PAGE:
A floating bass worm is responsible for many of our oldest fishing memories. It proves equally effective in ponds, rivers, lakes and reservoirs alike. Despite its proven effectiveness, this method of fishing is quickly becoming a lost art, according to SPRO pro Mike McClelland. While the worms don't in fact float, they fall so slow that they appear to be neutrally bouyant like much of the prey bass eat.
McClelland finds spring to be the perfect time to break out his personal favorite floating worm, the Zoom Trick Worm, to catch big bass. Understanding when, where, why and how to fish them will drastically increase your success this spring.
While many of us have had great success throwing Trick Worms toward blowdowns and other eye catching cover, McClelland knows exactly where to go when the water temperature passes the 50 degree mark.
“When I first start throwing the Trick Worm, I’m targeting the same areas I fish with a jerkbait in late winter—secondaries, channel swings and steeper banks—except just moving to the bank,” McClelland said. “As those deep, wintertime fish start to migrate and get ready for the spawn, it’s prime Trick Worm time.”
As spring progresses into the spawning period, he makes sure to avoid over complicating his approach. He targets generic spawning areas, but he doesn’t necessarily use the technique to sight fish.
“Anywhere you find typical spawning areas, such as sand and gravel flats, you can’t forget about the Trick Worm,” McClelland said. “Even if they’re not locked onto beds, they’ll swarm to these areas and roam around. A weightless Trick Worm is an outstanding way to catch those bass.”
Even after the spawn, in the post-spawn period, you’ll find him throwing Trick Worms to catch bass guarding newly hatched fry. The slow fall and subtle shimmy triggers big females’ protective instincts.
“Something about this bait really ticks off bass when they’re guarding their young,” McClelland said. “Some of my most aggressive strikes of the year come when I’m twitching a Trick Worm over fry in post-spawn areas.”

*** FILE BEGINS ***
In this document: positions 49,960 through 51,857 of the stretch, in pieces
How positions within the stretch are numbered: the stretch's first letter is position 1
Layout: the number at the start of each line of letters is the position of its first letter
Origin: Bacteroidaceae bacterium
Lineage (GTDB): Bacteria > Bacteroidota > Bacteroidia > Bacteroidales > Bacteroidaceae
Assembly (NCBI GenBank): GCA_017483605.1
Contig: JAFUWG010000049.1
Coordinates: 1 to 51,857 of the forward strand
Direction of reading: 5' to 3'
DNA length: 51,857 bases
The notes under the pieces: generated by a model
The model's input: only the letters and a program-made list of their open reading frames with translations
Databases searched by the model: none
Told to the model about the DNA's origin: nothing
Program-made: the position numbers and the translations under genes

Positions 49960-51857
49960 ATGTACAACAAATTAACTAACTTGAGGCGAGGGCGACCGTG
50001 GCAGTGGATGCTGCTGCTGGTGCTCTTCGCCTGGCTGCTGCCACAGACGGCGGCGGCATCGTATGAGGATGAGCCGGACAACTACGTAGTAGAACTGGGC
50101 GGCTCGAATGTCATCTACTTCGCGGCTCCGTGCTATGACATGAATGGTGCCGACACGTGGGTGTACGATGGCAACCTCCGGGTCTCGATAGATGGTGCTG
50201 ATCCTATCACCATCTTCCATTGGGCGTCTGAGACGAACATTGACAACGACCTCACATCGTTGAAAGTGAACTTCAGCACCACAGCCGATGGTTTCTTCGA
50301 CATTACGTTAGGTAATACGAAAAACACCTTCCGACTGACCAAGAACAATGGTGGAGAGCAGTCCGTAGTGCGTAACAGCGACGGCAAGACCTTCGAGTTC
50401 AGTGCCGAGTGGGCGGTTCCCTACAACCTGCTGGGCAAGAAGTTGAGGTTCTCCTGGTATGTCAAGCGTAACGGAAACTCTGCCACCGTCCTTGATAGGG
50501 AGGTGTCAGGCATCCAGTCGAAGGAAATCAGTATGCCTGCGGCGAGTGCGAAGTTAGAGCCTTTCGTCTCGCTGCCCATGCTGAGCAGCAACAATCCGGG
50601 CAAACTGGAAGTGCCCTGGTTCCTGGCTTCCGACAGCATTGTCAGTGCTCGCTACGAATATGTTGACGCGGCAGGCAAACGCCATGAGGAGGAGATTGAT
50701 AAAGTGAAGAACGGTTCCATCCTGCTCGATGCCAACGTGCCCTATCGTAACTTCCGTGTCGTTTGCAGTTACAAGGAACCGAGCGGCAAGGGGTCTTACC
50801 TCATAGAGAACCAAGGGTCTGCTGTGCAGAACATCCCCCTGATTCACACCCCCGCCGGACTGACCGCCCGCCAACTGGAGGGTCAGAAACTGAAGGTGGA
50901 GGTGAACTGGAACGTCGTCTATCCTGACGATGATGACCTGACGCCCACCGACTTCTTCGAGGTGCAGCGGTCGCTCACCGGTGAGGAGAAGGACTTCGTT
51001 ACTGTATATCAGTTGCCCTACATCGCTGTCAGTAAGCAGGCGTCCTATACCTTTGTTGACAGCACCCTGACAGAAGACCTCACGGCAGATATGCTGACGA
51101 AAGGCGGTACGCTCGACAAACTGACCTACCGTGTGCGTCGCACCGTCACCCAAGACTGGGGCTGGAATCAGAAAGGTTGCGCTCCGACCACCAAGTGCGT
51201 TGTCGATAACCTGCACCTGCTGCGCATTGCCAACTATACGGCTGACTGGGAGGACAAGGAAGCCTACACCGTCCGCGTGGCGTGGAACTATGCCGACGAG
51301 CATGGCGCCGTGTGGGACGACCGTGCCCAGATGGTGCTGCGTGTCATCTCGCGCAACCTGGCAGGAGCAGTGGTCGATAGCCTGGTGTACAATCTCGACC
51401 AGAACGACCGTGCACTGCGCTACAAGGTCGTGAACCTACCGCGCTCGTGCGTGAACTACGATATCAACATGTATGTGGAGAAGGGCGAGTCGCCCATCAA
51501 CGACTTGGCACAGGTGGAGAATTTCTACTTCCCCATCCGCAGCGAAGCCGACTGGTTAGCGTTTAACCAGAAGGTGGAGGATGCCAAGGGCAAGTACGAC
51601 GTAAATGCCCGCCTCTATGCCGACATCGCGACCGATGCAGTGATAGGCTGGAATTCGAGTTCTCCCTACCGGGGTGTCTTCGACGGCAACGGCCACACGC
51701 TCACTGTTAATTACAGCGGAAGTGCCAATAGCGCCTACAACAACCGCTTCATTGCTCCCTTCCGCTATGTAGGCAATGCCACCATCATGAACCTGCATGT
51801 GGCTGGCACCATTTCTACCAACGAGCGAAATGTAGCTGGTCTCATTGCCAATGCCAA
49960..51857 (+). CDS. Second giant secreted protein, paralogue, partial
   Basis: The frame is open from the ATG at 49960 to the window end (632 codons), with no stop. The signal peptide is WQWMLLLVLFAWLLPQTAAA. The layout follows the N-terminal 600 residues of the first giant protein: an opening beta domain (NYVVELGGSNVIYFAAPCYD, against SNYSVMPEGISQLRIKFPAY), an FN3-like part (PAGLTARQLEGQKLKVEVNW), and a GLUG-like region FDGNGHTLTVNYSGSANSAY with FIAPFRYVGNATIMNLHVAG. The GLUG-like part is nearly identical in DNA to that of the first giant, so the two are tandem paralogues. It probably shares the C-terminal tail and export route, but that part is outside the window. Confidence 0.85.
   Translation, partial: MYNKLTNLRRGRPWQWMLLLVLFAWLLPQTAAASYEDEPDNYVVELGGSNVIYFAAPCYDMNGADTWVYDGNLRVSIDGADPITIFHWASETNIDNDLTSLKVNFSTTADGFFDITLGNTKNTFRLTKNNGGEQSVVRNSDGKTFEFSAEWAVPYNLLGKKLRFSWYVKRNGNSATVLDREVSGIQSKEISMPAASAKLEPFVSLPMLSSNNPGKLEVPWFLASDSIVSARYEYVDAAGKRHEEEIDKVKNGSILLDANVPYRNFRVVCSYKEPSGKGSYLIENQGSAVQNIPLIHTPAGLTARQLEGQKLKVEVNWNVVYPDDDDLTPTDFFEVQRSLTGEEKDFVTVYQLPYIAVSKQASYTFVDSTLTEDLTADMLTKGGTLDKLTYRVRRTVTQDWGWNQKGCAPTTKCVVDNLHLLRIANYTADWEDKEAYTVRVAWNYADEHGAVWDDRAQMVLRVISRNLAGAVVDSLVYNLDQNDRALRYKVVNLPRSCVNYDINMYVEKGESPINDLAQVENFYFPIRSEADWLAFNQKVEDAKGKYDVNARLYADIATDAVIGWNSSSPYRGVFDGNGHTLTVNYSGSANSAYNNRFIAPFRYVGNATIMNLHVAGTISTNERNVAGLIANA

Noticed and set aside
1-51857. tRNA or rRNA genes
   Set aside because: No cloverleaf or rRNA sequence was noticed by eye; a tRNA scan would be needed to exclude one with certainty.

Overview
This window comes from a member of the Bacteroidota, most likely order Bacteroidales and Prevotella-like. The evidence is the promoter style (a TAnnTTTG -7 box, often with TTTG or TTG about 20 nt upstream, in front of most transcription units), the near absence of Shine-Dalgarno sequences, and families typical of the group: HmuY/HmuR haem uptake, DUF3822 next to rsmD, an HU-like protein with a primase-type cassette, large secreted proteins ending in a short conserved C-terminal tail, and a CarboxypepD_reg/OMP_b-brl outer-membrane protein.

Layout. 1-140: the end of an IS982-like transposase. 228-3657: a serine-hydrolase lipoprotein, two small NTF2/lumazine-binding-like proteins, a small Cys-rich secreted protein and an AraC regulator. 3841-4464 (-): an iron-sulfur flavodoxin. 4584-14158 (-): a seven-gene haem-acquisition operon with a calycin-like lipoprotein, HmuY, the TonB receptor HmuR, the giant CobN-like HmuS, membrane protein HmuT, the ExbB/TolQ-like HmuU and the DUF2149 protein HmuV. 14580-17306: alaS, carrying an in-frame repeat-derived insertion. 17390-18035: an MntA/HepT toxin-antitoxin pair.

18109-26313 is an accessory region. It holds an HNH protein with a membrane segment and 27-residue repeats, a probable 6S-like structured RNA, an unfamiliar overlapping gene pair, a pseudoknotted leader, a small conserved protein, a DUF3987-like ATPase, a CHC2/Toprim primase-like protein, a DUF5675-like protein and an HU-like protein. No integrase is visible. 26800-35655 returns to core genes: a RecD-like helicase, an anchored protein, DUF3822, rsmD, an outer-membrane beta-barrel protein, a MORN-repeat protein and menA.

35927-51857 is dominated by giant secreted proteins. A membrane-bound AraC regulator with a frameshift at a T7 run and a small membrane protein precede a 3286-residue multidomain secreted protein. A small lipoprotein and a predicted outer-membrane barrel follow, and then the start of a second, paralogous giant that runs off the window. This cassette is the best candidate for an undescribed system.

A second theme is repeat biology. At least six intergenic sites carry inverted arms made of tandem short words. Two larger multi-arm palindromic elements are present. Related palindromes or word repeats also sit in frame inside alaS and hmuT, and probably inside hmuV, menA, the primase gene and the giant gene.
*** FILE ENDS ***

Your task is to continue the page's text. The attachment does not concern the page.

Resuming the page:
McClelland always considers throwing a Trick Worm throughout the entire spring but there are a few specific conditions that make it his go-to technique.
“One thing that makes me want to throw it more than anything is a cloudy, rainy and misty day,” McClelland said. “Something about that combination is just phenomenal. That’s not to say they won’t bite it on a sunny day, but that’s absolutely an ideal scenario.”
Another phenomenon that has produced some great results for him is warm runoff. A lot of anglers get frustrated by spring’s seemingly never ending rain storms, but McClelland embraces them.
“If the bass are just starting to get shallow but aren’t all the way there yet, warm runoff from recent rains make them move up in a hurry,” McClelland said.
Water clarity has little or no influence on his decision to throw a floating worm. After catching several giant bass in water with as little as 5 inches of visibility, he doesn’t let nasty water deter him. He will, however, break out some “loud” colors such as Merthiolate, pink, white and yellow. Conversely, he’ll reach for more natural colors in clear water situations such as green pumpkin or watermelon red.
As with many bass fishing techniques, there’s no concrete set of rules when it comes to effectively fishing a floating worm. McClelland is a strong believer in letting the bass tell you how they want it. “You want to fish it slow in two specific situations—when the bass first move up to get ready for the spawn and when you’re fishing around possible bedding bass,” McClelland said. “I like to start out with a retrieve cadence similar to fishing a SPRO McStick jerkbait, just twitching it along and then letting it settle.”